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1. Technical Field
The present invention relates generally to electronic media storage and retrieval and in particular to an improved method and apparatus for locating and tracking robotic units in a storage system.
2. Description of Related Art
Automated data storage library systems provide a means for large quantities of information to be efficiently stored and retrieved by external systems. These systems generally include one or more robotic units that move data storage media to and from read/write devices where the information can be accessed. In order to control these movements, the precise location of the robotic mechanisms within the library relative to the data storage media and the read/write devices must be known. An example of such a system is a tape library. In this case, tape cartridges are stored in specific locations within a structure, and a robotic unit moves about the structure, transferring cartridges to and from tape drives where the information can be accessed by an external host.
Such systems often rely on optical encoders mounted on the robot drive motors to provide the library control unit with position information via an electrical cable. In this case, the robot's position is known relative to a fixed position, typically a mechanical stop that the robot is driven to during an initialization cycle. The position of the robot is then known based on the number of encoder tach counts from the fixed initialization position. Although this method of positioning the robot has been proven to be sufficient and reliable, it does have its issues. If the control system fails or loses control of the robotics for any reason, the position of the robot will become unknown. This means that the robot must be driven to the fixed initialization position and then the entire library must be audited. Also, optical encoders necessary for this type of positioning scheme add cost to the library. Each motor that drives the robot must have an encoder. Several motors can be necessary depending on the complexity of the library and robot geometry. Finally, mechanical tolerances inherent in this system contribute to position errors.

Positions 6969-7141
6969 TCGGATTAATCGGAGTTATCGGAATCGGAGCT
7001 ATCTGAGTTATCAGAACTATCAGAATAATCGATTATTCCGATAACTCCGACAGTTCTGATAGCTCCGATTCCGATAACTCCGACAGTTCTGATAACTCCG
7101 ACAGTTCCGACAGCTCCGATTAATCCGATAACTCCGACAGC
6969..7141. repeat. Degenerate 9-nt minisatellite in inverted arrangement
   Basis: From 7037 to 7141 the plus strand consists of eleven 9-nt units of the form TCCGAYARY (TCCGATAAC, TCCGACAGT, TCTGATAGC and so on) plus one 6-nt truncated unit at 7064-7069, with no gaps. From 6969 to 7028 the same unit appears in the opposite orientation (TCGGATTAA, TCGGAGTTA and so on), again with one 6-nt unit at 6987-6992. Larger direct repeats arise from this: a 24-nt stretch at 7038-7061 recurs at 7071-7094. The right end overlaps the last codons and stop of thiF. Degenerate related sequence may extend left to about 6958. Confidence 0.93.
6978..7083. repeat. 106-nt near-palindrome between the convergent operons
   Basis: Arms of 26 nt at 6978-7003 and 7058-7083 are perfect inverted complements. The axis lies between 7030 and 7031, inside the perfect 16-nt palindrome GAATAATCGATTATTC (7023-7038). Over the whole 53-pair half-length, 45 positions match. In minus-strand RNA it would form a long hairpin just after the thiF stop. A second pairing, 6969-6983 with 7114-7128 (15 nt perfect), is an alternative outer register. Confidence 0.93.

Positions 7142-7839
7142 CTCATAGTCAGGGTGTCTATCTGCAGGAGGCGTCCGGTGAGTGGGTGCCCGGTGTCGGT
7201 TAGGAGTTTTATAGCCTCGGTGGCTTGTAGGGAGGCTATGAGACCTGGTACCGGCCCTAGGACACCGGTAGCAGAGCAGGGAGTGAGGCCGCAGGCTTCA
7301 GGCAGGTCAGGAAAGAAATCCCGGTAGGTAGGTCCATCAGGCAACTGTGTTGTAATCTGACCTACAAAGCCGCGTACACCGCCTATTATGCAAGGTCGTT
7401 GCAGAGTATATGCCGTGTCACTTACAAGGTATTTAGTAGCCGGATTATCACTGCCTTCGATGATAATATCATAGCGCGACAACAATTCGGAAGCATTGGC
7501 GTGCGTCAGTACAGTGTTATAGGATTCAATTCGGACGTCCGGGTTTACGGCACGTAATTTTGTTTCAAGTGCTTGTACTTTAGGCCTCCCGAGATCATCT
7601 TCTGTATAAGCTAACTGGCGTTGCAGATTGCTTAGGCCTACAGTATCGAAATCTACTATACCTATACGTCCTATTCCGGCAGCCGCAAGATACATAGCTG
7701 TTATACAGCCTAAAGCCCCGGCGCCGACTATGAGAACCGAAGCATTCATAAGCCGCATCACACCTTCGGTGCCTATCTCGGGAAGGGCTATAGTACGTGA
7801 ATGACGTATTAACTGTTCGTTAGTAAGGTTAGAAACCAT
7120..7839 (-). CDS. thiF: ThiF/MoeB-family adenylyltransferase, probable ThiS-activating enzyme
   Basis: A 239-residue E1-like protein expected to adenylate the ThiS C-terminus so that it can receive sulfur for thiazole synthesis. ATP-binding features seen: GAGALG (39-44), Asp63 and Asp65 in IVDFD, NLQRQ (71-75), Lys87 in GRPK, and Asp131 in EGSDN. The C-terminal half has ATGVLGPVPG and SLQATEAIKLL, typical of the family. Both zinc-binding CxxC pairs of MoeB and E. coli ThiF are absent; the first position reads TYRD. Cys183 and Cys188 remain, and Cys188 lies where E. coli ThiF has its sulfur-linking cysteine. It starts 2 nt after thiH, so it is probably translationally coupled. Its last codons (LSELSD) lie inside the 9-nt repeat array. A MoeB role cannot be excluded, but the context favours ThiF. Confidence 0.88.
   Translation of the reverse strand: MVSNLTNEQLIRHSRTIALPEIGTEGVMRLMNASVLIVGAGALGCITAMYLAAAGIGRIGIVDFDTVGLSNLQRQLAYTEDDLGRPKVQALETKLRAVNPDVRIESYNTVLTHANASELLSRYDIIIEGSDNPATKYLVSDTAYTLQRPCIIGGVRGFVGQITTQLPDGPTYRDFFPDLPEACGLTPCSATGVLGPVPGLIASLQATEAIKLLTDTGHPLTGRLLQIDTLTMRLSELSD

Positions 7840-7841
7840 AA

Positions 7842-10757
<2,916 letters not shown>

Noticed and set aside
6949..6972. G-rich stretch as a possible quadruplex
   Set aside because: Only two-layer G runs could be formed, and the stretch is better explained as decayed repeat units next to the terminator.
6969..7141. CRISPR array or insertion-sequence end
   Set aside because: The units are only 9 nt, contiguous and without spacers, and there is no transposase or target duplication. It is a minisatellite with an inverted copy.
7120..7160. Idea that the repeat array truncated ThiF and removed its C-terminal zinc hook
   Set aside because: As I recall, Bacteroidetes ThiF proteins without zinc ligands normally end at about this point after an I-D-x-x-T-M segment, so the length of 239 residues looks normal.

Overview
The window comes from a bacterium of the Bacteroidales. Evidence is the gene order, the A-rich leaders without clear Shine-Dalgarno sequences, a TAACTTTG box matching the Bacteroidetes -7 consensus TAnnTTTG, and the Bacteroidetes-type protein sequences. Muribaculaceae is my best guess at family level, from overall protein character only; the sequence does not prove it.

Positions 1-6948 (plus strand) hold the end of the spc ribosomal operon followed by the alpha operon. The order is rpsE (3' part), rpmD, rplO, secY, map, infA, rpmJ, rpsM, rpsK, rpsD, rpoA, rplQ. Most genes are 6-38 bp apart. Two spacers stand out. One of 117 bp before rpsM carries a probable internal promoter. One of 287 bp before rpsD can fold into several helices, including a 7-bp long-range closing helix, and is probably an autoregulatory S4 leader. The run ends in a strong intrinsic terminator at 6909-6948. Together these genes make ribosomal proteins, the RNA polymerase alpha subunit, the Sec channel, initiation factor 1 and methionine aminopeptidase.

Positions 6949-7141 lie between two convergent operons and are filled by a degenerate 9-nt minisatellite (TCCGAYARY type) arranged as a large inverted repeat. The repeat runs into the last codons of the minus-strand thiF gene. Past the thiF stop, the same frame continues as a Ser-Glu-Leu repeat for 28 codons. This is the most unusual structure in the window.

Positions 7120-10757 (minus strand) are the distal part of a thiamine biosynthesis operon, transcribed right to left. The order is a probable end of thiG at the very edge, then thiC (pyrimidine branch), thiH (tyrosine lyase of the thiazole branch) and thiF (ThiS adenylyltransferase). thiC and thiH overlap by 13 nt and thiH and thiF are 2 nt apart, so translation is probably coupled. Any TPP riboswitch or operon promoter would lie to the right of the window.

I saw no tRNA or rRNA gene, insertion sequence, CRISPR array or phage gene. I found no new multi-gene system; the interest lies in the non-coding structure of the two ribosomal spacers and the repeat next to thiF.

Therefore, it would be advantageous to have an improved method and apparatus for identifying the position of robots in an automated data storage library.
The present invention provides a method and apparatus in an automated data storage library for identifying a location of a robot in the automated data storage library. Signals are transmitted from a set of transmitters in the automated data storage library, wherein a location of the set of transmitters is known. The signals transmitted from the set of transmitters are received at a receiver located on the robot to form a set of received signals. The location of the robot is determined using the set of received signals and the location of the set of transmitters.
The novel features believed characteristic of the invention are set forth in the appended claims. The invention itself, however, as well as a preferred mode of use, further objectives and advantages thereof, will best be understood by reference to the following detailed description of an illustrative embodiment when read in conjunction with the accompanying drawings, wherein:
With reference now to the figures, and in particular with reference now to
The illustration of
With reference now to
The present invention provides a method, apparatus, and instructions for use in an automatic data storage library with one or more robots positioned by radio signals. One or more transmitters mounted at known positions within a library structure communicate signals to a receiver mounted on the media transfer robot. Radio signals are the preferred method of communication due to the speed and accuracy with which they can be transmitted, received, and processed. The distance between the transmitters in the automated data storage library, and the receiver or transponder on the robot is calculated by a microprocessor on the robot and transmitted to the library control system. Alternatively, the distance between the transmitters and the receiver or transponder on the robot may be calculated by a computer in the library control unit used to control the robot.